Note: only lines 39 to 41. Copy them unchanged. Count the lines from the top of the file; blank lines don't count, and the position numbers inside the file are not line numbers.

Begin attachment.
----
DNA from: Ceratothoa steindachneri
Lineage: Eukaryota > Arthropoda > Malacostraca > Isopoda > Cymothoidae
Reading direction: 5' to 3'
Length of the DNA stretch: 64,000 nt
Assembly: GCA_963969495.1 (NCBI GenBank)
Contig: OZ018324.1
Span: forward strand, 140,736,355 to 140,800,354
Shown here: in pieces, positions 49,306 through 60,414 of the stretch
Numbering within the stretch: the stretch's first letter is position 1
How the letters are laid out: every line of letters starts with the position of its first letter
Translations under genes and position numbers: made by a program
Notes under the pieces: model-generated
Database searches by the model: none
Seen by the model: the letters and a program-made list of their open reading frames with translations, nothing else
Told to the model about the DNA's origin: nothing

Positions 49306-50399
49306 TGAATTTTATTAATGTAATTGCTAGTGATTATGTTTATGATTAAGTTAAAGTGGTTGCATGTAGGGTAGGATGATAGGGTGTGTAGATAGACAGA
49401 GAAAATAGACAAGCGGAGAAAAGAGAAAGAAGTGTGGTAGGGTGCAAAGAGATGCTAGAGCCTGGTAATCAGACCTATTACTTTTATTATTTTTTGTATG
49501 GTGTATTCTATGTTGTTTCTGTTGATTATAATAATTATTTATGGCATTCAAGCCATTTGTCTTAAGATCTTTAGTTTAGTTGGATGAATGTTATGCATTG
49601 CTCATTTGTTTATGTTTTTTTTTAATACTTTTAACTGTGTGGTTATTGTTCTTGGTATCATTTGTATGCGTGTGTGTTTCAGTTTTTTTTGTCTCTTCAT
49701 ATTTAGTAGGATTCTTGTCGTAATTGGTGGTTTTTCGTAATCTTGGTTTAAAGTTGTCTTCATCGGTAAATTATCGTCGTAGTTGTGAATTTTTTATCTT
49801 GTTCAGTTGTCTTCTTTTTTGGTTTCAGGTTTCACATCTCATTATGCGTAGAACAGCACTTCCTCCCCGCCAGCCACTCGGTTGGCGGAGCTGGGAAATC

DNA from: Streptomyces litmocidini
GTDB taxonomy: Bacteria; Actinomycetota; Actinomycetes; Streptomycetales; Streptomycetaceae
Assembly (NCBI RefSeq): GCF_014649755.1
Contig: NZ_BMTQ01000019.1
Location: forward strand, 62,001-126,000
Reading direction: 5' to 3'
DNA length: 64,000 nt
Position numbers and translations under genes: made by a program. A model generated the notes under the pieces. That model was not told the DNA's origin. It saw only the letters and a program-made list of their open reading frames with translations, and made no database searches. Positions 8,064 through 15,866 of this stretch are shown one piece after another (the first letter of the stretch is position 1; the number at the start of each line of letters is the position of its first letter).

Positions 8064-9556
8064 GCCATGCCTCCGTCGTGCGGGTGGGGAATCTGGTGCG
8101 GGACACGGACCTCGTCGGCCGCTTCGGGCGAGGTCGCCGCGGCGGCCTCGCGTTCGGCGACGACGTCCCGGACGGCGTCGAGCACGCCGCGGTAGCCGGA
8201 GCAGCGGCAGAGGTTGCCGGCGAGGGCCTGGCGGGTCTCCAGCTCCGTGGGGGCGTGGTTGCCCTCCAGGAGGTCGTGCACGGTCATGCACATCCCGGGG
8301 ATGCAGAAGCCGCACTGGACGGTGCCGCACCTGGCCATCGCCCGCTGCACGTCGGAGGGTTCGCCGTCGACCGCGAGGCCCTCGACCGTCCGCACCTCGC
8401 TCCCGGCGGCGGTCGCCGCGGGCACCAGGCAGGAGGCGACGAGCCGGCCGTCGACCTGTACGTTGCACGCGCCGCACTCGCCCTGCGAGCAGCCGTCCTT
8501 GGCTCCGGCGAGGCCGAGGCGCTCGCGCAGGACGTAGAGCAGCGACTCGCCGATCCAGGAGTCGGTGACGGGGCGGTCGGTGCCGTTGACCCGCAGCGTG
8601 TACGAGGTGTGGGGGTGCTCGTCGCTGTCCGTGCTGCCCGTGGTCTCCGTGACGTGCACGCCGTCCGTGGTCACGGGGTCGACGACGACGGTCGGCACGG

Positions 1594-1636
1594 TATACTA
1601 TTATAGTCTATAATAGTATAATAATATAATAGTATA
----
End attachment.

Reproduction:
Positions 1594-1636
1594 TATACTA
1601 TTATAGTCTATAATAGTATAATAATATAATAGTATA